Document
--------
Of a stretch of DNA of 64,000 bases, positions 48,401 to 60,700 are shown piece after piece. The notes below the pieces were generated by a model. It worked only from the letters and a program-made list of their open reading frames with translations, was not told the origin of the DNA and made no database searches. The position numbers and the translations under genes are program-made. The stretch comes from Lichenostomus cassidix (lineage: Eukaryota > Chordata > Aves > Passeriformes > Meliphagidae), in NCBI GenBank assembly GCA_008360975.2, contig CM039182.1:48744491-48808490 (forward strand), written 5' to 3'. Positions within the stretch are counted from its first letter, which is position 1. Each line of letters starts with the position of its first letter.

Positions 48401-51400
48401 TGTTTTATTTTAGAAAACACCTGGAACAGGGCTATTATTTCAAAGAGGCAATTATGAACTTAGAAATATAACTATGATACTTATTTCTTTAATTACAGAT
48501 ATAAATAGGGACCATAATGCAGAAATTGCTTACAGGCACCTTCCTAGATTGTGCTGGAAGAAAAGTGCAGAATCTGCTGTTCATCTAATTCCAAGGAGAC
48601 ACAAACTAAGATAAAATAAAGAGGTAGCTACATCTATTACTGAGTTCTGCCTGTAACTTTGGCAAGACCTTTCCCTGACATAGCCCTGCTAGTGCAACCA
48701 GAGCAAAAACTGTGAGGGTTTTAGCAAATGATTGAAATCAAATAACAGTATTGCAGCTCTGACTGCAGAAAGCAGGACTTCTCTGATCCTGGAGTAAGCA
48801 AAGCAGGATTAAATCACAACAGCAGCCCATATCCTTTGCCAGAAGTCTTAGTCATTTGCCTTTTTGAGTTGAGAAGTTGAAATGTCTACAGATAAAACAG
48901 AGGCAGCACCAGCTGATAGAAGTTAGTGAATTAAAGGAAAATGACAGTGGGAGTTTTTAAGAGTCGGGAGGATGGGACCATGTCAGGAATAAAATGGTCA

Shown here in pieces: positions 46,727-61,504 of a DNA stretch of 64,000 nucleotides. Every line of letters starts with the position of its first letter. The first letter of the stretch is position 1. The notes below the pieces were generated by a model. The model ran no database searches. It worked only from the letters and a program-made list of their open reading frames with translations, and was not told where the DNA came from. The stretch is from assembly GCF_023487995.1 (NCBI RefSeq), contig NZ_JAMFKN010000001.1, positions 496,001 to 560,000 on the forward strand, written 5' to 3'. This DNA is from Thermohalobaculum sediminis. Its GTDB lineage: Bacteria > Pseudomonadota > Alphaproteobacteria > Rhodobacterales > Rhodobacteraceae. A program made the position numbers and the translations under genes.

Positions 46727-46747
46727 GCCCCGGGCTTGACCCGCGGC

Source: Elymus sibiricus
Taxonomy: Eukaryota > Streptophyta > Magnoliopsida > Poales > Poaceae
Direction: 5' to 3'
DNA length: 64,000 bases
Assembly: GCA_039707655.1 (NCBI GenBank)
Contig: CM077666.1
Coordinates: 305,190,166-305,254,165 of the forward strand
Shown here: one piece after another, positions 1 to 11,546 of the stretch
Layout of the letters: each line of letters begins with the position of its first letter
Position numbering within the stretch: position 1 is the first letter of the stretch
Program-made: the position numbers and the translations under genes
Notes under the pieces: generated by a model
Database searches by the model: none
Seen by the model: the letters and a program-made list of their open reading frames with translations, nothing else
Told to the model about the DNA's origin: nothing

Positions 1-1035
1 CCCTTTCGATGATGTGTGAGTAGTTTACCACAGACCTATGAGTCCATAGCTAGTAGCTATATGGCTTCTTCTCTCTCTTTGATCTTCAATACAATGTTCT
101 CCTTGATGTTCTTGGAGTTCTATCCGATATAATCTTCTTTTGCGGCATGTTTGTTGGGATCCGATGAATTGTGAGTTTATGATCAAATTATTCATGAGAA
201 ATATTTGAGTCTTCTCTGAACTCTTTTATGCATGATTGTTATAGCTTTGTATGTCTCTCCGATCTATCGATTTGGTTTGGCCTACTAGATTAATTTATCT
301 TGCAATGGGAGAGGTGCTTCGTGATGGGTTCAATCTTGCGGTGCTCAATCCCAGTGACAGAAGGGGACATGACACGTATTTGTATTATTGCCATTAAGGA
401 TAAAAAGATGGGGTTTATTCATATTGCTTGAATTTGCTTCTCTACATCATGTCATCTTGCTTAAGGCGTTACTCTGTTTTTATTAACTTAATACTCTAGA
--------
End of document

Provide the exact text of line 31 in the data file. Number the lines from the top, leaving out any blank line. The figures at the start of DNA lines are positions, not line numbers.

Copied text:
301 TGCAATGGGAGAGGTGCTTCGTGATGGGTTCAATCTTGCGGTGCTCAATCCCAGTGACAGAAGGGGACATGACACGTATTTGTATTATTGCCATTAAGGA